This was not true, but the Nazis — who admired De Ruyter and had misused him in their propaganda — fell for it. Consequently they not only returned the bells, but had them re-hung in their proper place.
The Pearl of the Jordaan
The Jordaan district — across the canal from the Westerkerk — was created in the first half of the 17th century to accommodate the influx of workers and craftsmen in the rapidly expanding city.
The Noorderkerk, some 700 meters north of the Westerkerk, was built in — and for — this working class neighborhood.
The Westerkerk, just outside the Jordaan, was to serve the wealthy merchants within the city’s so-called ‘belt of canals‘ (grachtengordel).
But Jordaners were quick to claim the Westerkerk as theirs. Crooners like Johnny Jordaan and Willy Alberti sang about the Westertoren as the ‘pearl of the Jordaan,’ and about having been born ‘at the foot of the old Wester.’
After all, the locals jokingly referred to the Prinsengracht in Biblical terms as ‘the river Jordan,’ with the ‘promised land’ just across the canal.
The lyrics, in part:
I was born there as a child
I romped and played there
I lost my heart there
And I shared many sorrows there
Where ever I am on the earth
Though it is far away from here
I always will tell you
About that beautiful, wonderful Jordaan.
Refrain: At the foot of the beautiful Wester
I often reflected
I frequently dreamed
Of that beautiful, wonderful Jordaan
Rembrandt van Rijn
Until his death, the now famous painter Rembrandt van Rijn lived in a rented house at Rozengracht 184, where he died as a pauper.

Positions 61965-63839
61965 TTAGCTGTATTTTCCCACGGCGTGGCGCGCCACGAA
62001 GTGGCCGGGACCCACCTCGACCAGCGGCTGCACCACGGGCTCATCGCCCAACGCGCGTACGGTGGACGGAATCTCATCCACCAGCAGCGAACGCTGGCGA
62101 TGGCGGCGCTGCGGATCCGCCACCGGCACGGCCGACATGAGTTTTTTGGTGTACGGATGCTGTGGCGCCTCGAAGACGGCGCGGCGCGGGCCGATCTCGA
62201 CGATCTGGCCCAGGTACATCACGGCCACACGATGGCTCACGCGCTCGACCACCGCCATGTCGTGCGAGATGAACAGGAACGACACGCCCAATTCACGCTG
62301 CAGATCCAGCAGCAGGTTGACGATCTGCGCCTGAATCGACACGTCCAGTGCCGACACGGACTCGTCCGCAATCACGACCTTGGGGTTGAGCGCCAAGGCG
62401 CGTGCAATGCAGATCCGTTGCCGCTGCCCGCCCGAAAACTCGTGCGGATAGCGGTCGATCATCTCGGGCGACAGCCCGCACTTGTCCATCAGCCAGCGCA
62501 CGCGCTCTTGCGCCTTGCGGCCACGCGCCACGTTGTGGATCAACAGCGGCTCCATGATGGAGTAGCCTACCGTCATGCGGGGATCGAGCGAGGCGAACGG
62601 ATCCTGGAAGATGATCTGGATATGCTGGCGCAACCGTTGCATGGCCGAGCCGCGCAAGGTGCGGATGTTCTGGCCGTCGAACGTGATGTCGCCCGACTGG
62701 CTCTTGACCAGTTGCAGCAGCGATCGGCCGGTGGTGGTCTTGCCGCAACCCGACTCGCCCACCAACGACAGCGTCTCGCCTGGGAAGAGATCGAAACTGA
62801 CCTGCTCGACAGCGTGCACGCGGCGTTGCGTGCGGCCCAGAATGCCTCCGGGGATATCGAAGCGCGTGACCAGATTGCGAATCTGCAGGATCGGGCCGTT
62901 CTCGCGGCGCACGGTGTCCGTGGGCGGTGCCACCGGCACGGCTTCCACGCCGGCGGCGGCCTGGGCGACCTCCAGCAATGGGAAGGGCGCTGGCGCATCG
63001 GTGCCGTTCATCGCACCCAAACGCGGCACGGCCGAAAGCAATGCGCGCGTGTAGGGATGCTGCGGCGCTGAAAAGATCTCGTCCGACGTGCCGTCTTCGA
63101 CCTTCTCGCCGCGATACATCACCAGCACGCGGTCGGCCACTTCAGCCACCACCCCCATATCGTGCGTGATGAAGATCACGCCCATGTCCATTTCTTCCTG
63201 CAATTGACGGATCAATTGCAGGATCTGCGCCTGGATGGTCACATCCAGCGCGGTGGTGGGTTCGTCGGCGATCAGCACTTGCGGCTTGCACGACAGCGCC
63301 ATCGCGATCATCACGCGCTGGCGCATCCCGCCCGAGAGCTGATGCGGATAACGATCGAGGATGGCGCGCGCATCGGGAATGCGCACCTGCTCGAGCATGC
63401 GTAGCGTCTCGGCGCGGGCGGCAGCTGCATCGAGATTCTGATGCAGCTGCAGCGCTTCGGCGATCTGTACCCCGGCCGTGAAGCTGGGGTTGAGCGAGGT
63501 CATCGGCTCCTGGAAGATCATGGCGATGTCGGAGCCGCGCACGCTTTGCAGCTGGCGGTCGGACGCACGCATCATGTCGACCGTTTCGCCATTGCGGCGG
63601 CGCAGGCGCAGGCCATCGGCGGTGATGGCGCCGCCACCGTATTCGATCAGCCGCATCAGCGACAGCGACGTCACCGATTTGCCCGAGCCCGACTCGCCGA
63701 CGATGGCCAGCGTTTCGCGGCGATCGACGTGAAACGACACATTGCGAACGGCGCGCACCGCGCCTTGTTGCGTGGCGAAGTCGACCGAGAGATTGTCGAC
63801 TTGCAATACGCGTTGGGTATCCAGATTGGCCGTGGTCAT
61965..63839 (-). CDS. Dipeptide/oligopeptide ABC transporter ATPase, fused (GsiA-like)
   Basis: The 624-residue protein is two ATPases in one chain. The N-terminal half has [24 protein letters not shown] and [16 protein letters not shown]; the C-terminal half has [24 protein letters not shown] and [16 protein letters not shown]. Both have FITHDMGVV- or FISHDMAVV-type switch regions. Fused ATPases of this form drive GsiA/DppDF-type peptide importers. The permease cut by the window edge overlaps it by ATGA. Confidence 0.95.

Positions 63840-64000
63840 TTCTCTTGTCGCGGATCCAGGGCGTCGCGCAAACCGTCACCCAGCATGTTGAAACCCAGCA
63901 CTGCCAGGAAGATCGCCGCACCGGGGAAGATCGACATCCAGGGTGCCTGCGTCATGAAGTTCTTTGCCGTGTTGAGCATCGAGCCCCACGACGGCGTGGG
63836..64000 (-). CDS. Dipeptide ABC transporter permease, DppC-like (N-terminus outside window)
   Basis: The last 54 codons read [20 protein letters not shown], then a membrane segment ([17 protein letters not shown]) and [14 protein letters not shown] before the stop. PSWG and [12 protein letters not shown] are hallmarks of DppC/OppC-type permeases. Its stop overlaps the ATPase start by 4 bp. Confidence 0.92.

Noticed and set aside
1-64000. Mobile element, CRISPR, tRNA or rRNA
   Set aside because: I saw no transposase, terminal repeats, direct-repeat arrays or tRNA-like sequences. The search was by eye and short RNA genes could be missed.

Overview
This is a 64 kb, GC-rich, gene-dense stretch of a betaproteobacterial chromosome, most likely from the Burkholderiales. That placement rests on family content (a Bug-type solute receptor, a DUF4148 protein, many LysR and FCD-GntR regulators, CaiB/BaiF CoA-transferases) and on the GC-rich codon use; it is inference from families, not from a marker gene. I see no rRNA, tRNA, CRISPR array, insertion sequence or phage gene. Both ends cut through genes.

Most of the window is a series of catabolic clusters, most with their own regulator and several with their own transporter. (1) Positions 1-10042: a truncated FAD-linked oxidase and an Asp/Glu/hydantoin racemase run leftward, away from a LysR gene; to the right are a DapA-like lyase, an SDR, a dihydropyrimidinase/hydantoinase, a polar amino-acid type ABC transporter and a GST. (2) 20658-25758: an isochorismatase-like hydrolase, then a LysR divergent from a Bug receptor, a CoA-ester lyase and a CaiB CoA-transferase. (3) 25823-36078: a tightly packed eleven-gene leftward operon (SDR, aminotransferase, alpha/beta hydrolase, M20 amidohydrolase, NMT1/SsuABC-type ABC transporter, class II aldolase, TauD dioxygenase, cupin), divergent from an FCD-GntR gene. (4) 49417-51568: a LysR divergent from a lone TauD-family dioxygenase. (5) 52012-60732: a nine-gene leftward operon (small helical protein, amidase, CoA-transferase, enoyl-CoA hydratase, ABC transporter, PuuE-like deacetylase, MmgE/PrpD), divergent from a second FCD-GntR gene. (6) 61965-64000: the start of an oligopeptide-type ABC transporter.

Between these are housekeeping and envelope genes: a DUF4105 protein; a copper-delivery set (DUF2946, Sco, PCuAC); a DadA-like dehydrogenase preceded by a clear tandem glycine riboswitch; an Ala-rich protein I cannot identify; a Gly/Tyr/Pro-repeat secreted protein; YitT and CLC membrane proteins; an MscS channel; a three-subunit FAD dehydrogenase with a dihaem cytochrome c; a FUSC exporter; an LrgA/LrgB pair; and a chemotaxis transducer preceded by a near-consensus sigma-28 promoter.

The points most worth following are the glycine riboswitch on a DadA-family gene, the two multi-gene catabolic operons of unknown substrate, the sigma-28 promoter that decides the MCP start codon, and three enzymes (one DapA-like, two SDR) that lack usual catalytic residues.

At the time it was common practice to bury people in the nearest church, and for Rembrandt that was the Westerkerk. On October 8th, 1669 he was buried in a rented grave inside the church. While a record of his burial exists, the location of his grave was not identified.
It is speculated that he shares a grave with his son, Titus, who died a year earlier.
Hendrick de Keyser, the city architect, built the church in Dutch Renaissane style, which is characterized by a combination of brick and stone. The long vertical lines are reminiscent of the Gothic style. The building is in the shape of a rectangle. Two rows of triplet-pillars support a clerestory in the form of a Greek cross. The church is 29 metres wide, 28 metres high, and has 36 windows. The nave is covered by a wooden barrel vault, of the type used extensively in coastal regions of the low countries, where the soft soil did not allow heavy vaulting. From 1985-1990 the church was completely restored. The electric chandeliers were then replaced by 12 replicas of the original chandeliers.
In the medieval tradition the tower, more than 85 metres high, stands projecting from the centre of the west facade. It was completed in 1638. The base of the tower, up to the first gallery, is of brick, while the sections above this is constructed mainly of wood with a facing of sandstone. The uppermost sections are also of wood, with an outer covering of lead.
The hour bell is the heaviest in Amsterdam and weighs more than 7.500 kilograms; its hammer 200 kilograms.
– Source: Westerkerk
It’s worth climbing to the top of the tower (186 steps to the sixth floor) for a superb view of the city. However, currently the tower is closed to the public due to restoration work until some time in 2017.
The Historic Church Towers of Amsterdam
The Westerkerk is one of the local parishes of the Dutch Reformed (Presbyterian) Church. On account of the ecumenical character of its services, every Sunday a great many churchgoers from all over Amsterdam and from outside the city worship here.
Services are held from 10:30 am to 12 noon, in the Dutch language.